Bethlem Royal Hospital


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Bethlem Royal Hospital

The world’s first institution for the insane (popularly known as Bedlam), Bethlem began in 1247 as a priory for the Order of the Star of Bethlehem, from whence its name. It became a hospital in 1337 and began admitting the mentally ill in 1357; some time thereafter, due to dialectic, its name became known as Bedlam.

Bedlam was notorious for the brutal treatment of its inmates; treatment consisted of restraint well into the 19th century. Outpatients were allowed to come and go and licensed to beg; particularly active inpatients were kept from wandering the halls by manacling or chaining them to the floors or walls. They were first dignified with the label of patient in 1700 and parsed into curable and incurable wards in the 1730s; they also provided a source of entertainment for the locals—for a penny, one could go to Bedlam and stare at the patients.

In 1815, Bedlam was moved into more substantial facilities at St George’s Fields, complete with a library, ballroom and windows. It was moved again in 1930 to a London suburb, with the Imperial War Museum taking over the St George’s Fields site.
References in periodicals archive ?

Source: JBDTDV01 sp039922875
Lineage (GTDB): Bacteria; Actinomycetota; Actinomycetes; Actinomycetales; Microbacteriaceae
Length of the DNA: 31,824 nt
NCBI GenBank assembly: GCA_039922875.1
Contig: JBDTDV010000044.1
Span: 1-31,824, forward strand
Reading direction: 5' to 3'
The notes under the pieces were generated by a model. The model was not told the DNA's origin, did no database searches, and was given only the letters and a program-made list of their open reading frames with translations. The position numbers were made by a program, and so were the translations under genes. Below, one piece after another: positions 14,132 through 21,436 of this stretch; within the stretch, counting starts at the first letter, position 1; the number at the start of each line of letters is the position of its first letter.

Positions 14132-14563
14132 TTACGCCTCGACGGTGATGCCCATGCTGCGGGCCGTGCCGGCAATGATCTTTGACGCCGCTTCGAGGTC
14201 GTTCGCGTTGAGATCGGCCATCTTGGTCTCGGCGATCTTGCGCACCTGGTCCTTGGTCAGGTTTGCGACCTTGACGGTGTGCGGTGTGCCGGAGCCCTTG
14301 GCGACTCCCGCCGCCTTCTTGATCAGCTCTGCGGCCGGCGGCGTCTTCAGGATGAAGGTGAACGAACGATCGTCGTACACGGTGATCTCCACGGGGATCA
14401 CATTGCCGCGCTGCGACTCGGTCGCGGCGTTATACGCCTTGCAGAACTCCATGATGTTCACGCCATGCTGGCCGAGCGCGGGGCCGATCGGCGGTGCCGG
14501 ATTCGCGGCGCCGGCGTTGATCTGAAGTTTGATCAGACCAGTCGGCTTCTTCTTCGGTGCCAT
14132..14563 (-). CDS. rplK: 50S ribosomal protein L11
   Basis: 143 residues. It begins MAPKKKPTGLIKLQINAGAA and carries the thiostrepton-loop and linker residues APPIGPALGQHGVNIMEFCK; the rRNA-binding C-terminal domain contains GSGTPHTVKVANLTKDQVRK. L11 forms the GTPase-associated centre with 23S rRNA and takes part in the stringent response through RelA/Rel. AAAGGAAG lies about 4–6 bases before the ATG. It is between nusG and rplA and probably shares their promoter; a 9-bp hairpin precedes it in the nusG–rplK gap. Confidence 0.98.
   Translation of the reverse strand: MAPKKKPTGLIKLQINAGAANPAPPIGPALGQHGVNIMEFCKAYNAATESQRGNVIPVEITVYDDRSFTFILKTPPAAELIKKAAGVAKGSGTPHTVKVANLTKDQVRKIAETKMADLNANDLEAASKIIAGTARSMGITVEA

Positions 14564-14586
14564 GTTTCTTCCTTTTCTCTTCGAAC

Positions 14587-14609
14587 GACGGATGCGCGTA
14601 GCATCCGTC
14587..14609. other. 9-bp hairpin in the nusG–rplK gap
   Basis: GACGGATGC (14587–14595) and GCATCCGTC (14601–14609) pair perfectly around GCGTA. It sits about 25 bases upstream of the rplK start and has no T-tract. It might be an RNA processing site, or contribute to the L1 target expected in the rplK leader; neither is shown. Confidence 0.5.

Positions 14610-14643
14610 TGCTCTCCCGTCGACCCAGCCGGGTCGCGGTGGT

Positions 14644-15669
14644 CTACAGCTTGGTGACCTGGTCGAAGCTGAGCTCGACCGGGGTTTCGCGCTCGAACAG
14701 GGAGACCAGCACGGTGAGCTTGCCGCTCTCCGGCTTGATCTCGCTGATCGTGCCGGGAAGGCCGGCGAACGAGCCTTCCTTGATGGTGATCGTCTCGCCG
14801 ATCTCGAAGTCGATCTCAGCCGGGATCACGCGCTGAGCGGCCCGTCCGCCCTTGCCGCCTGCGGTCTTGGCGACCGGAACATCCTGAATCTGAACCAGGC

Notably, Gummow J acknowledged that "traditionally, there has been a contractual relationship" (19) and Gaudron and McHugh JJ premised their judgement by stating that "[t]he doctor-patient relationship is contractual in origin" before citing the aforementioned passage from Sidaway v Governors of Bethlem Royal Hospital. (20) Further, the Court was in agreement that, in the absence of a special contract, doctors' duties under contract are limited to advising and treating the patient with "reasonable skill and care." (21) Per Dawson and Toohey JJ: "[e]ssentially, the relationship between doctor and patient is a contractual one whereby the doctor undertakes to treat and advise the patient and to use reasonable skill and care in doing so".
Reform had belatedly put the hospital on a par with its peers; and from then on it acquired the image of a conventional superior psychiatric establishment, culminating in 1880 in the adoption of the name Bethlem Royal Hospital.
The Wellcome Collection's current exhibition approaches the subject with a focus on the Bethlem Royal Hospital in London, founded in 1247.
After stabbing his father he was committed to Bethlem Royal Hospital, and then to Broadmoor Asylum, where he remained until his death.
Bennett, 24, escaped on Wednesday after being allowed to exercise in the grounds of Bethlem Royal Hospital, Beckenham, Kent, where he was to be assessed.